Self-Regulation: Asking Why

By January 26, 2016Parkland Players

This is the third post in a series of posts on self-regulation.

An important thing to consider regarding self-regulation is WHY a child might be having trouble doing it.

It is easy to dismiss a child’s inability to focus in a learning setting as boredom or disinterest in the material, however this is more often a problem of self-regulation.

A good example is the anxious child. Often, anxious or nervous children have trouble focusing or staying alert. Their anxiety may not always be apparent however their lack of focus often is. In this example, difficultly self-regulating is indicating a larger underlying problem…anxiety, and this problem needs to be uncovered and accounted for by educators or caregivers. Once this problem is discovered, a child’s environment can be adjusted to produce less anxiety (for example making it less stimulating).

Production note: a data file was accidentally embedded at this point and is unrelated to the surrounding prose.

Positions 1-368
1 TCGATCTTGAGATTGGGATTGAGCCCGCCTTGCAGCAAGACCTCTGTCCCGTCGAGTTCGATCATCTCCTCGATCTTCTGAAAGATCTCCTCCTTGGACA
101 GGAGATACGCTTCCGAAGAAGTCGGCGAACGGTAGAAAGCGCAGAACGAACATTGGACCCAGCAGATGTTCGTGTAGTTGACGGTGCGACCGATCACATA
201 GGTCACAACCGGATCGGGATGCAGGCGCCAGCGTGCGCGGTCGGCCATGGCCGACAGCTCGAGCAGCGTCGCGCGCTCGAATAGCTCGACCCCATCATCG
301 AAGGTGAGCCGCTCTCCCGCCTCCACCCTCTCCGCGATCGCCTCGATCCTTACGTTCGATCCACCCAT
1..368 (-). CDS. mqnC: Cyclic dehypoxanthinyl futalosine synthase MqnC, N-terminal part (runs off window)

In conclusion, self-regulation helps to better understand the characteristics that define a child, their strengths and weaknesses in certain setting and how to facilitate their growth so they can reach their full potential.



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